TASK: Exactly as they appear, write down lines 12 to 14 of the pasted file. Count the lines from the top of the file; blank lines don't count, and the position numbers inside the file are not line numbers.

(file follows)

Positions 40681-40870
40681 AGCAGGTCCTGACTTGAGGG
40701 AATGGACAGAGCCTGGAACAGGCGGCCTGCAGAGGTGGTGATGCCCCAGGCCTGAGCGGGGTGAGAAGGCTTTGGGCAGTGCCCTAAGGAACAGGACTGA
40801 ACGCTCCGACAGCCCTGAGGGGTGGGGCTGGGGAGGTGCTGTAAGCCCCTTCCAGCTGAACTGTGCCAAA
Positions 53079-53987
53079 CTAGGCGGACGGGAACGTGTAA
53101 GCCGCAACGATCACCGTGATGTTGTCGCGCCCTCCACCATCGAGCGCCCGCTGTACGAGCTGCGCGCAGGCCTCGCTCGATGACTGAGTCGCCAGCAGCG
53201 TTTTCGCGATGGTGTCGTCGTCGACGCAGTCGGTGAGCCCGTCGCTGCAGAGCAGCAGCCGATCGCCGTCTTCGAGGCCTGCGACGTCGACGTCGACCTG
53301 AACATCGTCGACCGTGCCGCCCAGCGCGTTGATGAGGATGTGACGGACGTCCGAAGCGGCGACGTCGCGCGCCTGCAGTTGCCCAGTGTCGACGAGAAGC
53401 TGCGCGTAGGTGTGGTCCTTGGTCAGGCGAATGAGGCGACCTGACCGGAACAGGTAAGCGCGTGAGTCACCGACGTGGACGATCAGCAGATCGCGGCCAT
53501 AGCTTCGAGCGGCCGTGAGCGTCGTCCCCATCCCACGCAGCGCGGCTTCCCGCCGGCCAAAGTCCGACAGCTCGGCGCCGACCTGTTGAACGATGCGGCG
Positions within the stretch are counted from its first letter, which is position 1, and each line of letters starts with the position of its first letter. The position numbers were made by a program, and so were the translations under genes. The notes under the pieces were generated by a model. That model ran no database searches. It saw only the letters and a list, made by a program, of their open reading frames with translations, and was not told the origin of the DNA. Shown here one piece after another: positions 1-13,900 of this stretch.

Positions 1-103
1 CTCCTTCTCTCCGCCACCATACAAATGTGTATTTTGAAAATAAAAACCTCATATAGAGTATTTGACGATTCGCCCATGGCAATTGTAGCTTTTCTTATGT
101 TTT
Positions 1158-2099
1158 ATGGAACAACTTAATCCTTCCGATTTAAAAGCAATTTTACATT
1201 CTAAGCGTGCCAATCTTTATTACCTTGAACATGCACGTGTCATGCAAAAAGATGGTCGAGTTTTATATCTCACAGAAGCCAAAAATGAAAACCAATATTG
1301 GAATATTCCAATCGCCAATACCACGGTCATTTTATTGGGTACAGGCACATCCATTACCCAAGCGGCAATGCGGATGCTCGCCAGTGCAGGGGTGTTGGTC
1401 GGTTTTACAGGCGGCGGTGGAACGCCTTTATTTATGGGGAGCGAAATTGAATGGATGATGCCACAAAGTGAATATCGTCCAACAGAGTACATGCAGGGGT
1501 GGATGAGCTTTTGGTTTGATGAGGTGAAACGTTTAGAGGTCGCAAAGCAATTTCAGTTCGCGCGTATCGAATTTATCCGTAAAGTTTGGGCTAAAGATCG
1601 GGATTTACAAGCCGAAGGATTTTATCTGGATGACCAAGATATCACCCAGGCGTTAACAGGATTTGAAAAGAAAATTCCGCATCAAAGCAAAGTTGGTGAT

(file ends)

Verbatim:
Positions within the stretch are counted from its first letter, which is position 1, and each line of letters starts with the position of its first letter. The position numbers were made by a program, and so were the translations under genes. The notes under the pieces were generated by a model. That model ran no database searches. It saw only the letters and a list, made by a program, of their open reading frames with translations, and was not told the origin of the DNA. Shown here one piece after another: positions 1-13,900 of this stretch.

Positions 1-103
1 CTCCTTCTCTCCGCCACCATACAAATGTGTATTTTGAAAATAAAAACCTCATATAGAGTATTTGACGATTCGCCCATGGCAATTGTAGCTTTTCTTATGT